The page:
NASA’s Perseverance rover has just scored another first on Mars that could pave the way for astronauts to one day explore the Red Planet.
The rover successfully used its MOXIE instrument for the first time to generate oxygen from the thin, carbon dioxide-dominated Martian atmosphere. This demonstrated a technology that could help astronauts both breathe and propel the rockets that will bring them back to Earth.
The MOXIE milestone came on Tuesday, April 20, just a day after Perseverance first watched over another epic Martian – NASA’s Ingenuity helicopter’s first flight to Mars, which went to the belly of the rover for the Red Planeton.
“This is a critical first step in converting carbon dioxide to oxygen on Mars,” said Jim Reuter, assistant administrator for NASA’s Directorate of Space Technology Mission, in a statement today (April 21). “MOXIE still has a lot to do, but the results of this technology demonstration look promising as we get closer to our goal of one day seeing humans on Mars.”
Mars make oxygen
The toaster-sized MOXIE (short for Mars Oxygen In-Situ Resource Utilization Experiment) generates oxygen from carbon dioxide and emits carbon monoxide as a waste product. The conversion process takes place at temperatures around 800 degrees Celsius. Therefore, MOXIE is made of heat-resistant materials and has a thin gold coating to prevent potentially harmful heat from radiating outward into Perseverance’s body.
The MOXIE team warmed up the instrument for two hours yesterday and then let it crank out oxygen for an hour. MOXIE produced 5.4 grams of oxygen during that time, roughly enough to allow an astronaut to breathe easily for 10 minutes, NASA officials said.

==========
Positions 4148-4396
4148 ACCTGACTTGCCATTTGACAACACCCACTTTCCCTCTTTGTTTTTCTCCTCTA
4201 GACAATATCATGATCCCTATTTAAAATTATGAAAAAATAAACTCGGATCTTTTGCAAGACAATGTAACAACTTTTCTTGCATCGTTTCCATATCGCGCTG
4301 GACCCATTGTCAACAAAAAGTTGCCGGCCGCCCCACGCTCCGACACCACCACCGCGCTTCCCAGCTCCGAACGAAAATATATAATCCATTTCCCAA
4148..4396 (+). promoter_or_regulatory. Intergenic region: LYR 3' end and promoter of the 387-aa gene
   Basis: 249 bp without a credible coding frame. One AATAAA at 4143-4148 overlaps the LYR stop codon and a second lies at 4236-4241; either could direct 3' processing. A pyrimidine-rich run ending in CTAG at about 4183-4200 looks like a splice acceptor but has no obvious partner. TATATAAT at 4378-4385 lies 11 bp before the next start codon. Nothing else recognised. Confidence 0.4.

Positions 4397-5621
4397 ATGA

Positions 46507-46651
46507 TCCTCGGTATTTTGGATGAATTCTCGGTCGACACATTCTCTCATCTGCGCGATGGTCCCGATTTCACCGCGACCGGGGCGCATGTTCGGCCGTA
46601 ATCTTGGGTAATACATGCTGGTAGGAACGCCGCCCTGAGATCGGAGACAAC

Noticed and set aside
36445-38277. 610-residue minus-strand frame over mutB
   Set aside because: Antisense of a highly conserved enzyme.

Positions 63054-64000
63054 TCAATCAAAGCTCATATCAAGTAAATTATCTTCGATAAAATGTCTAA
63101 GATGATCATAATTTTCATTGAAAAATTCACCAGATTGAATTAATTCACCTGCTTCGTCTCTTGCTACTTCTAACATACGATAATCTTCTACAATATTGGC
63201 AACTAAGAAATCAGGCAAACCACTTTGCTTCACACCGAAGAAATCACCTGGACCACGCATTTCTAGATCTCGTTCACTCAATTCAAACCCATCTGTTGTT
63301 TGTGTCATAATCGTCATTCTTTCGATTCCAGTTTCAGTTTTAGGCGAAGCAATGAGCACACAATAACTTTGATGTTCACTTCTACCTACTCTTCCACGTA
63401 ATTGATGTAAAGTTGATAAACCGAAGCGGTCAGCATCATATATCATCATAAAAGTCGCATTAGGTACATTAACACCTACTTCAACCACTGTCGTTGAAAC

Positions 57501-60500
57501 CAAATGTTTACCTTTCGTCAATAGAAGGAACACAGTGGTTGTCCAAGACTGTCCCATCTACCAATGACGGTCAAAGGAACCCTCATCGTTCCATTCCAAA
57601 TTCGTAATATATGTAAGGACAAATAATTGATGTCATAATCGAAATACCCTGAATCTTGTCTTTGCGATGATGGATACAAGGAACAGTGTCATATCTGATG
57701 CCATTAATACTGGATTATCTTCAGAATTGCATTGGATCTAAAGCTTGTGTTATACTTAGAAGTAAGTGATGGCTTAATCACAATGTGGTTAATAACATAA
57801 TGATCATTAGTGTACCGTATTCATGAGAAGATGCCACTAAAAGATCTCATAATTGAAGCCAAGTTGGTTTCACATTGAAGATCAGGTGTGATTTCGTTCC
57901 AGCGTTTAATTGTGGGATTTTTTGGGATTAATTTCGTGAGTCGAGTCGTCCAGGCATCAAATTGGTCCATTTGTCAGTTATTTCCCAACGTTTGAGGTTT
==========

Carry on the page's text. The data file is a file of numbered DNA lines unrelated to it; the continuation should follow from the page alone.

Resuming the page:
MOXIE has not exhausted this initial effort; it can produce about 10 grams of oxygen per hour. The instrument could eventually achieve such values as the team plans to do about nine more runs over the course of a Mars year (about 687 Earth days).
These trials will be broken down into three phases, NASA officials said. In the first phase the instrument is checked and characterized, in the second phase the performance of MOXIE under different atmospheric conditions is assessed. During the third and final phase, “we will push the envelope,” said MOXIE chief investigator Michael Hecht in the same statement.
Moving the envelope will likely need to test new modes of operation or “add new folds, e.g. For example, a run comparing things at three or more different temperatures, ”added Hecht, who works at the Massachusetts Institute of Technology’s Haystack Observatory.
MOXIE and the future of humanity on Mars
MOXIE itself cannot produce enough oxygen to make any difference for future exploration efforts. For example, launching four astronauts from the Martian surface would likely require about 15,000 pounds. (7,000 kilograms) rocket fuel and 55,000 pounds. (25,000 kg) oxygen, NASA officials said. (Rocket propellant is made up of fuel and an oxidizer that helps burn it.)
But much larger MOXIE successors could potentially offer great exploration opportunities that enable Mars astronauts to “live on land” instead of depending on costly and infrequent supplies from Earth, officials said.
Perseverance landed in the 45-kilometer-wide Jezero crater on February 18. Her job was to look for signs of ancient Martian life and to collect samples for future return to Earth. The rover can concentrate fully on these core tasks in about two weeks when Ingenuity’s one-month flight window comes to an end.
And MOXIE will continue to work in the background, pumping small bursts of carbon monoxide into the dusty Martian air every now and then to animate the considerable work of the six-wheeled robot.
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